Accordingly to the 2019 Graduate Employment Survey (GES) survey conducted by the Singapore polytechnics, the median monthly salary for graduates is hovering at the $2k range. If we consider CPF deduction, the take-home pay will be around $1.6k. The amount looks decent enough to adult, but how is it that the bank account is always empty at the end of the month?
The thing about saving up is that it’s always hardest to start. Many of us knows the importance of saving up for rainy days and emergencies, but how do we start doing that when outside temptations are so strong?
Distribute funds for “debts clearing”
Once you receive your salary, the first rule of thumb is always to set aside the necessary funds to pay off your “debts”. This could be in the form of study loans, instalments or even monthly bills. Debts can balloon quickly if you missed a payment due to the interest rates, and they are a pain in the ass for future finance planning.
This could also be a good time to start assessing your debts and evaluate if there is any expenses you could possibly reduce or even cut away.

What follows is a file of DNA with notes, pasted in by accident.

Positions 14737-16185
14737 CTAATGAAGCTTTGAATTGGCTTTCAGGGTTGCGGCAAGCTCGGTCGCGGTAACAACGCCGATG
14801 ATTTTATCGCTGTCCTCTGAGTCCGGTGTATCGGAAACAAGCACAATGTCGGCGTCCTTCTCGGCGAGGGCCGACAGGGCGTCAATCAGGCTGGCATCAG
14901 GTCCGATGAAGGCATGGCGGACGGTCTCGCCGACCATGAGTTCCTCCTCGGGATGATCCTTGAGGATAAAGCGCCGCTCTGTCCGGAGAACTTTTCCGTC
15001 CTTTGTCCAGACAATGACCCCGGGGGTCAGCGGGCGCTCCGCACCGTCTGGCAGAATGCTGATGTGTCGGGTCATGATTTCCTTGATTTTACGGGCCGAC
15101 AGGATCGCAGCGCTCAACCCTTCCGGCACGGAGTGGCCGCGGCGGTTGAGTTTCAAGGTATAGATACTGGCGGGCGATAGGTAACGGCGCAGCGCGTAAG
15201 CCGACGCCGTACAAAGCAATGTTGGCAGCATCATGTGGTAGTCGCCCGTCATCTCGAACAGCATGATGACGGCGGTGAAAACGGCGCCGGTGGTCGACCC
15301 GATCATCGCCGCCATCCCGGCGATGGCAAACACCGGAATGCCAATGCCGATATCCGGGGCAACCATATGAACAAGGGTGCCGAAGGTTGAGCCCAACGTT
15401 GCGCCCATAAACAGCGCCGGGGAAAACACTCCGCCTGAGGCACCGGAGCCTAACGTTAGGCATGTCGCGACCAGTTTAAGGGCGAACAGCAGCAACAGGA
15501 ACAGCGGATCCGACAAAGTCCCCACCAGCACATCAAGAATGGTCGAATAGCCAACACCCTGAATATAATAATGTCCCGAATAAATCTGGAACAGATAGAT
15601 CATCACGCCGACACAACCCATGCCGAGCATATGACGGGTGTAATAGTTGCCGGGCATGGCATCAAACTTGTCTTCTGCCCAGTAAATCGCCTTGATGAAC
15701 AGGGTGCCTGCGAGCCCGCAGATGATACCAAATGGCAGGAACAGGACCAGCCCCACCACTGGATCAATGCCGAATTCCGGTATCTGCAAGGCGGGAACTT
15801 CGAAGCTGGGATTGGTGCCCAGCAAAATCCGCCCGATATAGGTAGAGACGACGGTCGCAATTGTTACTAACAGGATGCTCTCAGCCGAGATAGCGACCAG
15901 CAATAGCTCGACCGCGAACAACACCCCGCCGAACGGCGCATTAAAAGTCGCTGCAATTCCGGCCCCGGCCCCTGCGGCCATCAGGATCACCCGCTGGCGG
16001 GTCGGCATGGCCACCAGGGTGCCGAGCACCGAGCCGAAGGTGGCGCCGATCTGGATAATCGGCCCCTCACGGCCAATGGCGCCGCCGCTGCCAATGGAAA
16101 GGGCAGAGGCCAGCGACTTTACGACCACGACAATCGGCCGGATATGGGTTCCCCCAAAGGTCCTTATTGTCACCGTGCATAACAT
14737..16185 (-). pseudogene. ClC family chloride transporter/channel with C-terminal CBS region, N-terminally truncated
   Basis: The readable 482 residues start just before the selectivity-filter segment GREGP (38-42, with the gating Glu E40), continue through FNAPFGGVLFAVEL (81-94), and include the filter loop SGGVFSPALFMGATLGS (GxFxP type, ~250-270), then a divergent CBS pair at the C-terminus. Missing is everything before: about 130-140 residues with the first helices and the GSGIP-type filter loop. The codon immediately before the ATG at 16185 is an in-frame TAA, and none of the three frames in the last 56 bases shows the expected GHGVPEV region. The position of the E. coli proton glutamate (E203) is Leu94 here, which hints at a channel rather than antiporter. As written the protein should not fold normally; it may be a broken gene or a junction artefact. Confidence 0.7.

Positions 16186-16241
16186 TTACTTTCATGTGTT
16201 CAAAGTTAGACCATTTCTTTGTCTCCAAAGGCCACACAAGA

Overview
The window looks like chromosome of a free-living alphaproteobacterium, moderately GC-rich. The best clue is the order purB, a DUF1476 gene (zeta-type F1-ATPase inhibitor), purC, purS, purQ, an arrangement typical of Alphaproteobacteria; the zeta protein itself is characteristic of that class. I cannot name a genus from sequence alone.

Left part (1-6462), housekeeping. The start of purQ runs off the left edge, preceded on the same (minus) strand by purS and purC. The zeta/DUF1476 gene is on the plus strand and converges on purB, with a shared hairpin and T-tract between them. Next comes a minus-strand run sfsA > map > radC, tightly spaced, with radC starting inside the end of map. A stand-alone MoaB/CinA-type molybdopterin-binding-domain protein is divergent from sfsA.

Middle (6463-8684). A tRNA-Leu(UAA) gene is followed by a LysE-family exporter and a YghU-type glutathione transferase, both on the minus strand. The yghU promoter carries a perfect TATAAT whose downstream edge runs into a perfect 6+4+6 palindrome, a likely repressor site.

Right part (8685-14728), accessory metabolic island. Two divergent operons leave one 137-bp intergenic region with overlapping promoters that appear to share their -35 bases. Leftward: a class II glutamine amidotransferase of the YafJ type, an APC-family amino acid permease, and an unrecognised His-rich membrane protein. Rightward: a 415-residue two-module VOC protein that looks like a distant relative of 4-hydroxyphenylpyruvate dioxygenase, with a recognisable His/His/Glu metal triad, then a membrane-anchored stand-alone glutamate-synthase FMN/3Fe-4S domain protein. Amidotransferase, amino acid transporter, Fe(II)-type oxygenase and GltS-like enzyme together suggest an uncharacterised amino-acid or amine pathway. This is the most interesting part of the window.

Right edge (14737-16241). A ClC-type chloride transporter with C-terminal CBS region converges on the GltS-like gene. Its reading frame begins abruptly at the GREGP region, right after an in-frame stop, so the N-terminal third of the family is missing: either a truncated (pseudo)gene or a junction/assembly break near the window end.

Set different saving goals
Are you saving for your wedding or perhaps have already secured a unit in the BTO exercise and looking through IDs? In any case, think of what you want to achieve with the money you set aside.
With the goals in mind, decide how long you have before you need the money. If you have multiple saving goals, rank them by their priority and importance to determine the amount you want to set for them each month. If you do not yet have a 6 months emergency fund stash away somewhere, this could be a good point to start.
Pace daily expenses
While it can be seen as a monotonous task, do take the time out record down your daily expenses. One good way is to break it down to essentials (food, groceries, transport) and splurges (restaurants, clothes, bubble tea!!).
This allows for a good summary for you to properly gauge a basic amount that you need to allocate for monthly allowance and work out a buffer for extra treats.
It takes a lot of effort to practice self-restrain and control from buying the treats we enjoy. But at the end of the day, the satisfaction that you get when you hit the saving goals you set is gratifying and “future you” will thank “current you” for all those “no” you are saying now.